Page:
Id. at 866 (emphasis added). Hoyt was favorably cited in Employers Reinsurance, 186 Cal.App.3d at 555, 230 Cal.Rptr. 792 (1986), where the California court held that a complaint and summons were claims. Id.


There are conflicting district court decisions applying California law, however. Compare Burns v. International Insurance Co., 709 F.Supp. 187 (N.D.Cal.1989), with Mt. Hawley v. Federal Savings & Loan Insurance Corp., 695 F.Supp. 469 (C.D.Cal.1987). The district court in Burns held that a FSLIC investigation and Supervisory Agreement did not, by themselves, give rise to a claim, but were occurrences "that might subsequently give rise to a claim." Id. at 189. The rationale of Burns is persuasive. The term "claim" should not be interpreted so broadly as to include a regulatory agency's request of the insured to comply with regulations where, as here, the agency did not directly threaten ADSB with liability, it made no "money demand," Williamson, 64 Cal.App.3d at 269-70, 134 Cal.Rptr. 427, or "demand or challenge [ ] something as of right." Id.; Phoenix Ins., 136 Cal.App.3d at 677, 186 Cal.Rptr. 513; see also MGIC Indem. Corp. v. Home State Sav. Ass'n, 797 F.2d 285, 288 (6th Cir.1986) (assertion that a "wrongful act" has occurred is "not the same thing as a claim for payment on account of a wrongful act"; a claim for payment is required to invoke coverage). Under California law, no "claim" was made. See Gyler; Williamson & Vollmer Engineering.


Was There a Viable Contention that Harbor had Notice of a Potential Claim?


Subsection 7(C)II2 of the policies allows in effect coverage for claims made after the policy period if notice of a potential claim is given to Harbor within the policy period. Sahni argues that the district court erred in concluding that Sahni had not established a genuine issue of material fact as to whether Harbor had received notice. Sahni also argues that the district court erred in refusing additional discovery under Federal Rule of Civil Procedure 56(f) to depose Harbor regarding its "actual knowledge" of these potential claims. We reject these contentions.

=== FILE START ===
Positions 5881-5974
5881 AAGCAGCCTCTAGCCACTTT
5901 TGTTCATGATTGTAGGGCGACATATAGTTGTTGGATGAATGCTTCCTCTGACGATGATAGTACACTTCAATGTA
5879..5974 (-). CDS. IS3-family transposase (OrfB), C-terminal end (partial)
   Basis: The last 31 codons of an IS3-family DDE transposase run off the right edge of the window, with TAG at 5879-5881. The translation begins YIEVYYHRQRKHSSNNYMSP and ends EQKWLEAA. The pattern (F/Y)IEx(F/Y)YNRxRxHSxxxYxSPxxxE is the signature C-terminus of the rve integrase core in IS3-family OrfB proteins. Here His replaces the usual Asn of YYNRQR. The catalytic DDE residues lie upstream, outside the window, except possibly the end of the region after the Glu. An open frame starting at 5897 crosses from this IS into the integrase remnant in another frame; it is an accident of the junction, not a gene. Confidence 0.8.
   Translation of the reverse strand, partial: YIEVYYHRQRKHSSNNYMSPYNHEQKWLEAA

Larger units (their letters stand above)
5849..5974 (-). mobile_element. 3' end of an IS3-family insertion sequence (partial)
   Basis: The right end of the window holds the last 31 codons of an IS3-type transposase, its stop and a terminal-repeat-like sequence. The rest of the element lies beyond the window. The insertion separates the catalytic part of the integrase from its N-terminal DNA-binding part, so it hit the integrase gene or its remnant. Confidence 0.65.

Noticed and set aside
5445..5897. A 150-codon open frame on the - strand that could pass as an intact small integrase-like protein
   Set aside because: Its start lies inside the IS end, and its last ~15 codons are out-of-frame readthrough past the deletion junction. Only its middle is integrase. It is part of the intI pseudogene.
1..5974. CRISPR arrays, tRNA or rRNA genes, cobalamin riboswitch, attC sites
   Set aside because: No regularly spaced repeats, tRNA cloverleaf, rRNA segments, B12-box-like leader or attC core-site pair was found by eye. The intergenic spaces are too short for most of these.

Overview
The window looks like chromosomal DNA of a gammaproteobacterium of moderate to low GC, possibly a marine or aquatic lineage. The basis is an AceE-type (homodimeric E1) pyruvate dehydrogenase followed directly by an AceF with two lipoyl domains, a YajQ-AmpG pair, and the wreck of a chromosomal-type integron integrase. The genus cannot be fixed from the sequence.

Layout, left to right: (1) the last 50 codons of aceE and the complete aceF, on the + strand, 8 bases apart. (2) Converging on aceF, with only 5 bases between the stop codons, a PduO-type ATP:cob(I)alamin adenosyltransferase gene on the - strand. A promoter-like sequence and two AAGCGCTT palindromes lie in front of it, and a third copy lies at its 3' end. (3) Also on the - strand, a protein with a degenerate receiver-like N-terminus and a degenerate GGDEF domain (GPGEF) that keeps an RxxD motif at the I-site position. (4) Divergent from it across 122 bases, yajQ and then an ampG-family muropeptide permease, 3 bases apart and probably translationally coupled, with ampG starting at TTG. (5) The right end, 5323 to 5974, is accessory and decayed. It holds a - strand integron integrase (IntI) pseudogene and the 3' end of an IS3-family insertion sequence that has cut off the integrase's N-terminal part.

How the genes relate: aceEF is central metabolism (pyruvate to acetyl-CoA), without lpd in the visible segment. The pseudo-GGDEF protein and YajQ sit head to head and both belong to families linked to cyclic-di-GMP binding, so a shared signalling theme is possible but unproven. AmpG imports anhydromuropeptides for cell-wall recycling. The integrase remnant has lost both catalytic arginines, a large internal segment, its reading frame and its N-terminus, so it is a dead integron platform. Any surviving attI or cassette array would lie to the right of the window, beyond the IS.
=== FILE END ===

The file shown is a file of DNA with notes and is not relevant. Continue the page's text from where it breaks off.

The first issue Sahni raises is whether Harbor received timely notice of the regulatory activity which would trigger the policies' "potential claims" protection. Sahni acknowledges that the insureds had not personally given Harbor notice. He argues that we should hold Harbor nevertheless had sufficient constructive notice because, according to Sahni, Harbor had documents which should have alerted it to the existence of a potential claim.


We decline Sahni's invitation to adopt a "constructive notice" theory in this case. First, the principal documents relied upon would not have alerted Harbor to anything Sahni considered to be a potential claim. Sahni relies on a letter to ADSB from ADSB's insurance broker, James Econn & Co., for the assertion that Harbor may have received notice of the regulatory actions by way of some source other than ADSB itself. The letter merely asserts that certain aspects of ADSB's financial condition were making it difficult for the broker to obtain adequate insurance for the S & L. Sahni also claims that "[d]ocumentation such as annual reports, interim reports, 10k reports, proxy materials, and other documentation relating to ADSB's net worth and its level of brokered deposits" would have alerted Harbor to ADSB's regulatory problems. There is no assertion that this information included any reference to the regulatory agencies' investigations. In addition, the policies specifically required the insureds to notify Harbor of potential claims. Sahni did not allege before the district court that he or any other insured provided any information to Harbor that would alert the insurance company as to a "potential claim." Sahni's reliance on Local 38 v. Aetna Cas. & Sur. Co., 790 F.2d 1428 (9th Cir.1986), amended, 811 F.2d 500 (1987), is therefore misplaced. In Local 38, the insured provided its insurer with a Department of Labor 5500 form and an audit of the insured. These reports showed "that the Department of Labor had been auditing the trust fund since 1971." Id. at 1429. We held the material contained in the reports to be sufficient to bring to a jury the question of whether the information constituted "notice" to the insurer. Here there was no similar information provided by the insured to the insurer suggesting a potential claim.